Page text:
While love and affection are typically major factors in a couple’s decision to wed, marriage is at base a legal agreement, and this fact is most obvious in matters of taxes and divorce. According to New Jersey law, marital property is subject to equitable distribution upon divorce. However, as we’ve said before, equitable distribution does not necessarily mean that the property will be split equally between the spouses.
With that in mind, let’s consider the possible tax implications if a divorce is particularly contentious.
It isn’t uncommon for one spouse in a marriage to handle the majority of the financial matters, such as filing taxes and keeping track of the bank accounts. The other spouse likely takes care of other household duties. However, this situation has the potential to turn into a mess in the last year of a marriage, when the final tax returns have to be filed.
If you are going through a divorce and don’t know how your soon-to-be ex is filing taxes for both of you, it is a good idea to apprise yourself of that information as soon as possible. The way your taxes are filed — either jointly or singly — can affect the amount you receive in the divorce settlement.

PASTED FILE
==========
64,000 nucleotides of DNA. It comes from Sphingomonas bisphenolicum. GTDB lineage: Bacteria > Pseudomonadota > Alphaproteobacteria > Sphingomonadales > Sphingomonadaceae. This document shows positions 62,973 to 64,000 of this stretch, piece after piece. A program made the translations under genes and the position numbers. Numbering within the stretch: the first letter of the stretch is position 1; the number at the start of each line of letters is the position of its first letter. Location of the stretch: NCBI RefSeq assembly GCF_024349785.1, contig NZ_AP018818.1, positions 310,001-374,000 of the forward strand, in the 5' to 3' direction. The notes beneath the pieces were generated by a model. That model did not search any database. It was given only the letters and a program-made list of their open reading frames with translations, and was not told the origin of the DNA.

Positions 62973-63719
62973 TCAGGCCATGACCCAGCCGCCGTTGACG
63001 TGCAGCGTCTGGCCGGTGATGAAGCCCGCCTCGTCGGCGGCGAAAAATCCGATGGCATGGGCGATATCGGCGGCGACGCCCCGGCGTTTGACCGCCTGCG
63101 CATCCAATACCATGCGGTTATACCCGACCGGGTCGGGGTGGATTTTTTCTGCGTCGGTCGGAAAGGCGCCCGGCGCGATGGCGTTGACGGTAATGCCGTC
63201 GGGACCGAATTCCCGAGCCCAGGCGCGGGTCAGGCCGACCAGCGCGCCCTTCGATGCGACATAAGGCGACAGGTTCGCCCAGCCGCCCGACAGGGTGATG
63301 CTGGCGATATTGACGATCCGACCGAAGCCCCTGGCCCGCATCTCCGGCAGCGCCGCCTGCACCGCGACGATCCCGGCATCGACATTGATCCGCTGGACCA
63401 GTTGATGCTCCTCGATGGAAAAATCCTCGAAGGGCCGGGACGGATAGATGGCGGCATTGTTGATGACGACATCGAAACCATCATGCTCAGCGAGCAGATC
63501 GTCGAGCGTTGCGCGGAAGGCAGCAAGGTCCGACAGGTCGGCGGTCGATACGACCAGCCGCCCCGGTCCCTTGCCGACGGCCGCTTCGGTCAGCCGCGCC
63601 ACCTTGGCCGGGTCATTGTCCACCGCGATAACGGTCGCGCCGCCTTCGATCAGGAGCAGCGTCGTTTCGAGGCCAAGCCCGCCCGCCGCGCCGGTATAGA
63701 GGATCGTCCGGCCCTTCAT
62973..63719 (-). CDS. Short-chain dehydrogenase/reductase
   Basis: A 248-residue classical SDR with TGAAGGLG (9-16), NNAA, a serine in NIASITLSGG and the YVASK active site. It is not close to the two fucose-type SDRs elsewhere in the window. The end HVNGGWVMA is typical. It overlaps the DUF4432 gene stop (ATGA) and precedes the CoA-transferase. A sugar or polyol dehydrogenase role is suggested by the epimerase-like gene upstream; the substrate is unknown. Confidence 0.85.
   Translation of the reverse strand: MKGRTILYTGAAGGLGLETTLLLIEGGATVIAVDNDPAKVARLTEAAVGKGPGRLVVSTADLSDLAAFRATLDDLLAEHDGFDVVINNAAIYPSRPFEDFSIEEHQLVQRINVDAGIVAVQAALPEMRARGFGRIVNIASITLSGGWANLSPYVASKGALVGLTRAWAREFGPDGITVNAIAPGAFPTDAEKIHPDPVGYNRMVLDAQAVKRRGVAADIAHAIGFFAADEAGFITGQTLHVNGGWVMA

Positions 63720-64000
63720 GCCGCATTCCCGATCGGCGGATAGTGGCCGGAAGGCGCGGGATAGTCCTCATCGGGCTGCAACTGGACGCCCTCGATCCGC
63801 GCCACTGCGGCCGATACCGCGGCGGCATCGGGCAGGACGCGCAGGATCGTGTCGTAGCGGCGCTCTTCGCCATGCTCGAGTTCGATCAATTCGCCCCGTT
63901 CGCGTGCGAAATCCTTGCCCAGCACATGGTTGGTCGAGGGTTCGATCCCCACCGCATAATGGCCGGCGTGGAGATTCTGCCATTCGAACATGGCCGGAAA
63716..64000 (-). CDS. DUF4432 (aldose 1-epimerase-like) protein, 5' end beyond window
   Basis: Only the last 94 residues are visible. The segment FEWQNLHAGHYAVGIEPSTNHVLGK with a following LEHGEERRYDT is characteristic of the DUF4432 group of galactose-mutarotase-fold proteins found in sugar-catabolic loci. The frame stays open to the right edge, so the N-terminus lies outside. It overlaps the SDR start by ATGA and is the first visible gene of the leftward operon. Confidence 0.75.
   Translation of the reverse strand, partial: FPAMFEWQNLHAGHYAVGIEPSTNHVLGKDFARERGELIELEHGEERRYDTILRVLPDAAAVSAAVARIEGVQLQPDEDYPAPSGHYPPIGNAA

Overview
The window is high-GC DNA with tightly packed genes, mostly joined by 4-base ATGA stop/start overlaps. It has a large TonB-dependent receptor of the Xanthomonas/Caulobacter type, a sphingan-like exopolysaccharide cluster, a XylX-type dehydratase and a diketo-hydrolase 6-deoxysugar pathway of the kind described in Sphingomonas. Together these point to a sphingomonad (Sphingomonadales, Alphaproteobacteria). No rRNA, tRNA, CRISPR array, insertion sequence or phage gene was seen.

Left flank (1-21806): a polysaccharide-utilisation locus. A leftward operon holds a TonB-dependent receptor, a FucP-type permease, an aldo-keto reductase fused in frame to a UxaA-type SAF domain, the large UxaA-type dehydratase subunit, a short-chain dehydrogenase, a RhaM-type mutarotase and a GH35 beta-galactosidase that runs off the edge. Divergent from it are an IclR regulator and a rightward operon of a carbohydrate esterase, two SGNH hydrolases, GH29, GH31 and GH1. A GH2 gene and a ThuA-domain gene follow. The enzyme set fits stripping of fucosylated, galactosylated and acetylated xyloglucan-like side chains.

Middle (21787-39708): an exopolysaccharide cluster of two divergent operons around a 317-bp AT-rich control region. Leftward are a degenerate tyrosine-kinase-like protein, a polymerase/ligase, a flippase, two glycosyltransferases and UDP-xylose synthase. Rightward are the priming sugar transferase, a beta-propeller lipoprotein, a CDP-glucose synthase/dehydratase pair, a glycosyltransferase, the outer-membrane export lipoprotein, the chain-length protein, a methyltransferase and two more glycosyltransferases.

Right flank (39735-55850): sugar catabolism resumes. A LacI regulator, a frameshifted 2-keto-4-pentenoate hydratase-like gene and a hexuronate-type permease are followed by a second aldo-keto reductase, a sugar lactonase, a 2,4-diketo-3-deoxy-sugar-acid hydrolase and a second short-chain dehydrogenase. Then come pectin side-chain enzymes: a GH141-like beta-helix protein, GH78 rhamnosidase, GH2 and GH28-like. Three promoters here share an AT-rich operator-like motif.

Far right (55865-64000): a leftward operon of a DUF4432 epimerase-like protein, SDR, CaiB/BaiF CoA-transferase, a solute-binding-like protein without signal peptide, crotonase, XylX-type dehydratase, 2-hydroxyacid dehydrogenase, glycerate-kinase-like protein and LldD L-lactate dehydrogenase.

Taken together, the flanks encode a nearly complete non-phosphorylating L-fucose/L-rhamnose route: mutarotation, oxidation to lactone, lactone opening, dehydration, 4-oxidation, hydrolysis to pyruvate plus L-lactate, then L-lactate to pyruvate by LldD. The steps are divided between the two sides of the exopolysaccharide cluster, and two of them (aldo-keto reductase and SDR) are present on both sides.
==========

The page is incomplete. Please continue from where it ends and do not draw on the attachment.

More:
Also, if you or your spouse has a retirement account, keep in mind that the funds can be distributed as marital property, and there is typically a tax burden associated with that distribution. In negotiating a divorce settlement, that tax should be taken into consideration, as should property taxes on any real estate you might divide.
The takeaway here is to get a clear picture of what your financial life will be like in the year after your divorce and beyond. An attorney with experience in property division can help clarify that picture.
Source: Forbes, “Post Divorce Tax Intimacy Can Be Riskier Than Post Divorce Sex,” Peter J. Reilly, Jan. 7, 2014